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Sexually transmitted diseases (STDs)

By Glenna C. Bailey

An STD passes from one person to another during sexual activity. This activity may include intercourse, oral sex, anal sex or sex play. 

STD is an older term. Sexually transmitted infection (STI) is the more common term today. This is because a person may have no symptoms, but they still have an infection that needs treatment.

What causes STIs?

The main causes of STIs are:

  • Bacteria: For example, chlamydia, gonorrhea and syphilis are caused by bacteria.
  • Viruses: For example, HIV and AIDS, herpes, “genital warts” (human papillomavirus, or HPV), viral hepatitis and Zika are caused by viruses. 
  • Parasites: For example, “trich” (trichomonas vaginalis) is caused by a parasite. 
  • Insects: For example, crab lice and scabies mites are caused by insects. 

How do STIs spread?

STIs can spread from one person to another through sexual contact with the:

  • Penis
  • Vagina
  • Mouth
  • Anus
  • Membranes lining the urinary or genital tract

Some infections can spread through close, nonsexual contact with skin. 

Who’s at risk for STIs?

Anyone who has sex can get an STI. Your risk goes up if:

  • You have more than one partner
  • Your partner has other partners
  • You or your partners have had sex with other people in the past 
  • You have an STI that increases your risk for new infections 

How can I prevent STIs?

You can help prevent STIs. Just start with these steps:
 

Talk with your partner

Protect yourself and your partner by talking about sex beforehand. This might feel awkward, but your health is worth it.

Use condoms

Use a condom every time. And use condoms the right way.

Have fewer partners

Agree with your partner to have sex only with each other. Get tested to be sure you’re both free of STIs. And if you have an STI, get treatment before having sex.

Get vaccines

HPV is the most common STI. You can help prevent HPV with a safe, effective vaccine. Children can get the vaccine at age 11 or 12 to help protect their long-term health. Catch-up vaccination is now recommended for those up to 26 years of age. 

Your doctor may also advise you to get the hepatitis A and B combination vaccine. These diseases can spread through sexual or close contact.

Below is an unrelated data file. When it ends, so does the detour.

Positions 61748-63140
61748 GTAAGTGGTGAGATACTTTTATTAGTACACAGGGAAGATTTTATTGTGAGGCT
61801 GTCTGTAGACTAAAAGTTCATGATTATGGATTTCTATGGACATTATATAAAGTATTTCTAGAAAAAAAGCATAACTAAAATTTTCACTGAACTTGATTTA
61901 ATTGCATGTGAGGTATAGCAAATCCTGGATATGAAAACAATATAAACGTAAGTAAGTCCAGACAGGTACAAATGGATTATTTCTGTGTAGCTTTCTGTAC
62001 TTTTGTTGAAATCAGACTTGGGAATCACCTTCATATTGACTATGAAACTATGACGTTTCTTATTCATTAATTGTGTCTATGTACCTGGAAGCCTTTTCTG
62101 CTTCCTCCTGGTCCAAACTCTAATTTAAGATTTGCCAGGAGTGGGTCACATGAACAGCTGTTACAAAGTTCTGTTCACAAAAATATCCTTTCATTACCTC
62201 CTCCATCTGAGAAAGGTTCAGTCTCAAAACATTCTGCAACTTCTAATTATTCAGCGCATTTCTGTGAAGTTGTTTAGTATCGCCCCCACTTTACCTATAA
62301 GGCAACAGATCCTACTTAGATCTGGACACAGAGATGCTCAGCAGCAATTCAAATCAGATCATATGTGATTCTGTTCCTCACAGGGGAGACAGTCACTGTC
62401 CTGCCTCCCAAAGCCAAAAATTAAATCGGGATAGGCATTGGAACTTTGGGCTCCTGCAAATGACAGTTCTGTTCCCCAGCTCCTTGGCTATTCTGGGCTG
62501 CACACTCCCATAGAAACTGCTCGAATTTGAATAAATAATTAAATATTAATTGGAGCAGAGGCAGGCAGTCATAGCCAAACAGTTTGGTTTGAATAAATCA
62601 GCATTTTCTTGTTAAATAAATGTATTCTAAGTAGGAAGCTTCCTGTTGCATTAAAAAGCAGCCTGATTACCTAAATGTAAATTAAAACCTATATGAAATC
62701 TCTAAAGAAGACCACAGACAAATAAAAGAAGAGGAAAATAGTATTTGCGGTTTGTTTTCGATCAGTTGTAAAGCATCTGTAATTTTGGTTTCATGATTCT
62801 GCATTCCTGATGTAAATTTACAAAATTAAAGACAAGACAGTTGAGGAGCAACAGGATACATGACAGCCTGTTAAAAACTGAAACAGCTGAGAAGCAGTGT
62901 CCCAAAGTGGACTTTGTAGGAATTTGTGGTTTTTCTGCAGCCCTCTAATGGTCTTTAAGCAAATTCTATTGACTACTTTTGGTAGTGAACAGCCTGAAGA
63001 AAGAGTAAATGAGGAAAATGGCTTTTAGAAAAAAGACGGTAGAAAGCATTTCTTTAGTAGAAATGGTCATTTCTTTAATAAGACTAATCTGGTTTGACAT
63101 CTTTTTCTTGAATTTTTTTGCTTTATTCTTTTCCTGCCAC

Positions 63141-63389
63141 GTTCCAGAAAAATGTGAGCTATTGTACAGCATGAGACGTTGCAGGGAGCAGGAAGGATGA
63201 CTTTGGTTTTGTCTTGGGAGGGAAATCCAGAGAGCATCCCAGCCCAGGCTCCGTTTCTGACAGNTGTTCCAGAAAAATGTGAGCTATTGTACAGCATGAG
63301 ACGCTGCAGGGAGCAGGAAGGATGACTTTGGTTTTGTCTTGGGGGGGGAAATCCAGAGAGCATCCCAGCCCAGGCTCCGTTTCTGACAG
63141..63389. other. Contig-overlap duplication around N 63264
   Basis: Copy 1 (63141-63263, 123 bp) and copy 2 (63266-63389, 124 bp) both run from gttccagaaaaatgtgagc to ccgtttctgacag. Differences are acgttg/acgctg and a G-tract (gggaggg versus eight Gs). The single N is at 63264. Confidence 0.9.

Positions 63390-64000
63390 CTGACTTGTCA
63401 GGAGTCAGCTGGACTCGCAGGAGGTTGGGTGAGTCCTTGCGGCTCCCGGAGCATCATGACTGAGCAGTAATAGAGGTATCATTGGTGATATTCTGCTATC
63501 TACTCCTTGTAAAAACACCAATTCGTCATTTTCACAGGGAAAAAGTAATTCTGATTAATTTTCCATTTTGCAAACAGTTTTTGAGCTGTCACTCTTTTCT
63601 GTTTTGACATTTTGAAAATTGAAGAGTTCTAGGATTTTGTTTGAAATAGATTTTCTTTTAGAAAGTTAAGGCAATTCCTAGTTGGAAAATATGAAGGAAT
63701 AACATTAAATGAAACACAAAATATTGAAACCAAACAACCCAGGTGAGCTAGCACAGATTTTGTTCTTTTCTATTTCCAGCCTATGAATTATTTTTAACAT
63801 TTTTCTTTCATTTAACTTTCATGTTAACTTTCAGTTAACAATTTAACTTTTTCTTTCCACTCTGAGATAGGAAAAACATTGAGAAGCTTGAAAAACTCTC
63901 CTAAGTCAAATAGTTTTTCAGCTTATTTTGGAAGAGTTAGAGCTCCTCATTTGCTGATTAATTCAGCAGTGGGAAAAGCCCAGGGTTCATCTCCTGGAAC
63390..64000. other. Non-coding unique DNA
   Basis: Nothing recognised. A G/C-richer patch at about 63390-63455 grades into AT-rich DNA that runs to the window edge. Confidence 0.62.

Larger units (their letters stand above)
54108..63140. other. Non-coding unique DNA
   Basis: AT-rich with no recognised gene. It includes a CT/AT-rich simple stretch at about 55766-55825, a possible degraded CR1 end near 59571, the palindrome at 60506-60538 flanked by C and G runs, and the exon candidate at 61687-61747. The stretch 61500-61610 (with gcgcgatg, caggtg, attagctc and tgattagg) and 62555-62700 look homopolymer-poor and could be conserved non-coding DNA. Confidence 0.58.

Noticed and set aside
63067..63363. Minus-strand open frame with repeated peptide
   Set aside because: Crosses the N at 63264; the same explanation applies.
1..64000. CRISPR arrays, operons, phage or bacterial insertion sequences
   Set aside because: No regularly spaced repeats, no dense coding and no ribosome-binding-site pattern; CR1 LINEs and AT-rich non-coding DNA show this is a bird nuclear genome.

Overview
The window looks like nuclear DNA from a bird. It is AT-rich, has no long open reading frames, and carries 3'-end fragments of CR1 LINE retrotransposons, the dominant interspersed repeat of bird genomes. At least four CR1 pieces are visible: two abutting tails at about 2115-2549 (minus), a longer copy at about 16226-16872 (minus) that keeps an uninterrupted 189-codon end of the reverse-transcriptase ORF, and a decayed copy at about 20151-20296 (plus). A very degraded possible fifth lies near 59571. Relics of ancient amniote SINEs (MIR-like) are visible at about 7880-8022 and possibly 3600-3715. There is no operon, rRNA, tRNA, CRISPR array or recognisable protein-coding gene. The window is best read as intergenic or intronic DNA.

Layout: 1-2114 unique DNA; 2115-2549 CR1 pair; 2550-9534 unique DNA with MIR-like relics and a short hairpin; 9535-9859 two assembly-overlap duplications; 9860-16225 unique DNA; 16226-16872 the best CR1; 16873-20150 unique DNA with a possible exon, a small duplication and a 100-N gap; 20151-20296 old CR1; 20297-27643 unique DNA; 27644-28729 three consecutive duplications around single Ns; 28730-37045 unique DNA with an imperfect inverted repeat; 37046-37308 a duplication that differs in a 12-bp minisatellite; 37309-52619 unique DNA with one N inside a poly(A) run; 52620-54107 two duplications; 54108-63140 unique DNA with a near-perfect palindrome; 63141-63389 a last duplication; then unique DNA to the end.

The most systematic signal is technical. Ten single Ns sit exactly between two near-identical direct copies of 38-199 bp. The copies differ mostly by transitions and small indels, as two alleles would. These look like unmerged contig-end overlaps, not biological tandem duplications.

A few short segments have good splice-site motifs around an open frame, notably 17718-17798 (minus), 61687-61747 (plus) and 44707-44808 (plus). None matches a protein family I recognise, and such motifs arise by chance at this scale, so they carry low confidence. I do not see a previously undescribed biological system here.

Abstain from sex

The best way to prevent STIs is to not have sex.
 

How do I know if I have an STI?

The only way to know for sure is to see your doctor. Watch for changes in your body and your partner’s body. People can have symptoms in or near the vagina, penis, rectum, mouth or throat. Some signs may include:

  • Unusual discharge
  • Lumps, bumps or rashes
  • Painful, itchy or painless sores
  • Itchy skin
  • Burning when you pee
  • Pain in the pelvis, abdomen or anus
  • Bleeding from the anus

Keep in mind that STIs don’t always have symptoms. If you do have an STI, be sure you and your partner both get treatment.

Protect your long-term health

Changes in your body can be scary. But don’t ignore them or put off seeing your doctor. Left untreated, some STIs can lead to serious problems, like:

  • Cancer
  • Sterility (not being able to have children)
  • Harm to unborn babies whose mothers are infected

What if I test positive?

Testing positive means you have an STI. Remember, all STIs are treatable, and many are curable. You’ll want to see your doctor. Both you and your partner should get treatment right away.

 

About the author

Glenna C. Bailey is a health literacy champion, fan of the Apostrophe Protection Society and staunch supporter of the serial comma. She loves writing about consumer health and making info easier to find, understand and act on.

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